Investment beliefs that reflect the concerns of multi-generational families.
According to recent analysis by a US consultancy firm, the median tenure of chief executive officers at large-cap companies in the US has fallen from 7.5 years to five in the space of just four years. The increasing turnover can be seen as both a cause and an effect of short-termism: CEOs of firms with outside shareholders are often under pressure to deliver results every quarter, which can lead to excessive risk-taking, including taking on too much leverage.
With less pressure from external shareholders, the heads of private family firms are able to think more long term. Such companies are often self-funded. And while we might look sometimes with a jaundiced eye at buy-outs, we certainly like buy-ins, where the owners of family companies express confidence by upping their stake in a business just as bigger corporate investors withdraw. And over the generations, well-established family businesses will have built up a wealth of knowledge, experience and values that each generation absorbs and passes on to the next.
With 215 years of existence, and with an average partner tenure of 21 years, Pictet itself has a lot in common with such multi-generational firms. Consistent with this longevity, the Pictet group has drawn up a series of long-term, multi-asset investment beliefs, which act as guidelines for the investment services we deliver to our family clients.
Among these is the belief that strategic asset allocation is the most important driver of returns over the long run. This, we believe, means standing ready to take a range of diverse and uncorrelated investment decisions rather than concentrating on a small number—in other words, managing portfolios actively. In turn, success in active management means trying to eliminate the noise that comes with information overload and looking at the real thematic drivers of long-term returns. Family owned businesses fit well into many of these themes, whether it be innovation, stability and sustainable finances. Active management also involves ensuring prices reflect long-term fundamentals—something the owners of family wealth should value as it is often a hallmark of their own business success.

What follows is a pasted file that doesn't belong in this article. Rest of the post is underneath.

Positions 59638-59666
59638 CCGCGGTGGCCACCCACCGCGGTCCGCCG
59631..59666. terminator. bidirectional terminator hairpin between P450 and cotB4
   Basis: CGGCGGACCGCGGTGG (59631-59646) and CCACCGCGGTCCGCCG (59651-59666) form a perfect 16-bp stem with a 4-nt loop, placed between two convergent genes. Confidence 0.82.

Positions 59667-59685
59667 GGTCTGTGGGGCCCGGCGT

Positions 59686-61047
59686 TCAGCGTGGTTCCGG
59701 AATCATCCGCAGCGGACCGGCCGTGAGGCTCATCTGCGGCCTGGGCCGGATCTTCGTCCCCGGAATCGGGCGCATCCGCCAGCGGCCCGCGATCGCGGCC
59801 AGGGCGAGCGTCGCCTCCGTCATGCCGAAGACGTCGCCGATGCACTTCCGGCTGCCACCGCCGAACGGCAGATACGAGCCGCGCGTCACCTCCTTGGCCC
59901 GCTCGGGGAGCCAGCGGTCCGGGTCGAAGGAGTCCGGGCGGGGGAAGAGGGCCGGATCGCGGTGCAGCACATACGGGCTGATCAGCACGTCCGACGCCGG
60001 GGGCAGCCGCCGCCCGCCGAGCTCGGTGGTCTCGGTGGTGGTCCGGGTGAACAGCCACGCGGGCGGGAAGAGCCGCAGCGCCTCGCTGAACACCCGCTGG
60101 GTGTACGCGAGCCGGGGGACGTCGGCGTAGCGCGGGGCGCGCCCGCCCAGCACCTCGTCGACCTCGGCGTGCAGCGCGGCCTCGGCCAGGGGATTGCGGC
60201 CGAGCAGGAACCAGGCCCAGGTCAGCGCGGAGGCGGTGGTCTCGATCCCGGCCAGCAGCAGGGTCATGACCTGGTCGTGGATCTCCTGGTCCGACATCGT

One of our core investment beliefs is that active management best serves the interests of our clients, including our family clients. Today, active management also means exploiting the dislocation that has resulted from the coronavirus crisis. Since the financial crisis in 2008, aggressive central bank stimulus has led to tighter correlation within and between asset classes, meaning passive investing has had the wind in its sails. We do not think this will last, given the price distortions and misallocation of capital often associated with enduringly tight correlations. We believe proper price disclosure will come in the wake of the economic uncertainty engendered by the coronavirus. Who pays the bill for the huge debts incurred by covid-19? Will it be bond holders or equity holders? Taxpayers in poor countries or in rich ones? In the huge monetary and fiscal stimulus we are currently seeing lies the roots of widening correlations that active managers will exploit, separating the winners from the losers as volatility and dislocation come to the fore again.
Finally, as stewards of client savings, we want to act responsibly, interacting positively with the investments we select. The families who count among our clients well understand our intent to invest with purpose, which is not the least important of the investment guidelines we follow.